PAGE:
Based on my Facebook news feed, it is engagement and wedding season (with a few pregnancies and babies thrown in for good measure). I am extremely happy for my friends who are being blessed in these ways, but I won’t lie and say it’s easy to see yet another beautiful ring, yet another set of starry-eyed engagement photos, yet another photo album of centerpieces and flowers and beautiful dresses.
I am only 25. This is the 21st century; I am not a spinster. I have dog that I love in a house that I love in a city that I love. I have a wonderful job that more than covers all my expenses. I am beyond blessed, but that doesn’t mean I do not still long for romance, for a relationship, for a partner to share my life with.
Now, inevitably, when I say things like this (or, alternatively, joke sarcastically about beginning to collect cats), people chime in with all kinds of encouraging statements. The problem, however, is that most of these statements are not actually encouraging. So I figured I would be really upfront and let you know which statements do more harm than good, and why.
I have seen a number of other blogs do similar, very well-written posts, and I could just link to them, but hey, it’s my blog and I feel like this a topic worth putting my own spin on. So without further ado, here are some things well-meaning married people should probably stop saying to us single ladies (I can’t speak for single men, so I won’t try to).
1. If you really want to be married, God will bring you someone. God would not give you a desire He doesn’t intend to fulfill.
My first response to this one is “Ummm, have you read your Bible?” I’m pretty sure Hosea desired to have his wife stop cheating on him. The Israelites who were kept in captivity in Egypt for 40o years probably desired freedom. David desired to build a temple for God. All throughout Scripture people desired things and those desires were not fulfilled because God had a different plan. Yes, Psalm 37 says that He will give us the desires of our heart, but it’s talking about Him. He is the true desire of our hearts; nowhere in scripture does He promise me a husband.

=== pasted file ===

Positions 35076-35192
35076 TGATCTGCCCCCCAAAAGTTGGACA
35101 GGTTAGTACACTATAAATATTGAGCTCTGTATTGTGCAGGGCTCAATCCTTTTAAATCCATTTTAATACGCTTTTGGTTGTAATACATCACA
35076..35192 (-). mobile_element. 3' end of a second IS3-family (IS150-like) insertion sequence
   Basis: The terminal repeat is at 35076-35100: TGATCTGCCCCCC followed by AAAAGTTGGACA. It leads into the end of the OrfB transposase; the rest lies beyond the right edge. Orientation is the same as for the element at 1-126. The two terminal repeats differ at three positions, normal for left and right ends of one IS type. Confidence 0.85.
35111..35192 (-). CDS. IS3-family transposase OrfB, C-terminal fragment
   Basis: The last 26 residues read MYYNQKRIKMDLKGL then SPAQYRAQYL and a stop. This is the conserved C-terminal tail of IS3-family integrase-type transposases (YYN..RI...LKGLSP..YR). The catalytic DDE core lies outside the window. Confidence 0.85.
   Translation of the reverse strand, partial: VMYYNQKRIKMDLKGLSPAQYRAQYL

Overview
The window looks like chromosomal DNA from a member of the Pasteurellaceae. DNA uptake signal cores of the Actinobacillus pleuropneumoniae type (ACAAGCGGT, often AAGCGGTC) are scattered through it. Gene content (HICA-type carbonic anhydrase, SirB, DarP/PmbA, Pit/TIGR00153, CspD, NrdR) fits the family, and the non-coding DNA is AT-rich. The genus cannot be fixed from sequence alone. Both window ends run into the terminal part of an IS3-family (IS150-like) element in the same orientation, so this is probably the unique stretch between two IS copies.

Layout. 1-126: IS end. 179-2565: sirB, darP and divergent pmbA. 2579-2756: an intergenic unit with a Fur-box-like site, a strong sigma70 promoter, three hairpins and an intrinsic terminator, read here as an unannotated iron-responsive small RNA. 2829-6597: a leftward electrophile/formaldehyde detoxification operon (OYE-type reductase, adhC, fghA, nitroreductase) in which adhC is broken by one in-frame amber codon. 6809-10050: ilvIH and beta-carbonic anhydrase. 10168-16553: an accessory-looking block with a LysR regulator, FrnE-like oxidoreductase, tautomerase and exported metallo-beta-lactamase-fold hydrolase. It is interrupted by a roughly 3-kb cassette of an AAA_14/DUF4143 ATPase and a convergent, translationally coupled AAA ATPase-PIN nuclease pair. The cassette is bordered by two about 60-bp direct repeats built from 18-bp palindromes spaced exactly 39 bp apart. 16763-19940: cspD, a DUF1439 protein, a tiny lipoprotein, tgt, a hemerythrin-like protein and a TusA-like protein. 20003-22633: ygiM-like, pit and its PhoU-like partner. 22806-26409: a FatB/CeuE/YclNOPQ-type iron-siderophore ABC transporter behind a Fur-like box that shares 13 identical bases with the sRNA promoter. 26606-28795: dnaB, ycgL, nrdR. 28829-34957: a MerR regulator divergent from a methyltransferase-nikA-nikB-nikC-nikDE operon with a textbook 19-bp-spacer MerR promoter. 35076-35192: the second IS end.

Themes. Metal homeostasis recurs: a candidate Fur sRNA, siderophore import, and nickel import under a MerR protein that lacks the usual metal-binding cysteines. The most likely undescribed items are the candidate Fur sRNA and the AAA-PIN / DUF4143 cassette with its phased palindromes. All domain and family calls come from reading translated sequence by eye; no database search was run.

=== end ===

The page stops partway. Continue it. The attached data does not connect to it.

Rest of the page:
2. Just be patient and trust God; He will bring you the perfect guy when you’re not looking.
The underlying message here is that something is broken in my relationship with God, and therefore I am being punished with singleness. As soon as I “get right with God,” I will be rewarded with a husband.
This is a horribly damaging message. The idea that my singleness is caused by something lacking in my spiritual life is the same as the disciples believing a man’s blindness was caused by sin (John 9). Yes, there are things in my spiritual life that need my attention; yes, I need to trust God and be patient, but those things are not the cause of my singleness. I need to trust God because it will get me more of Him, not because it will get me a husband.
3. You don’t need a man to complete you or be happy. You have a great life!/ Marriage is really difficult; enjoy being single now.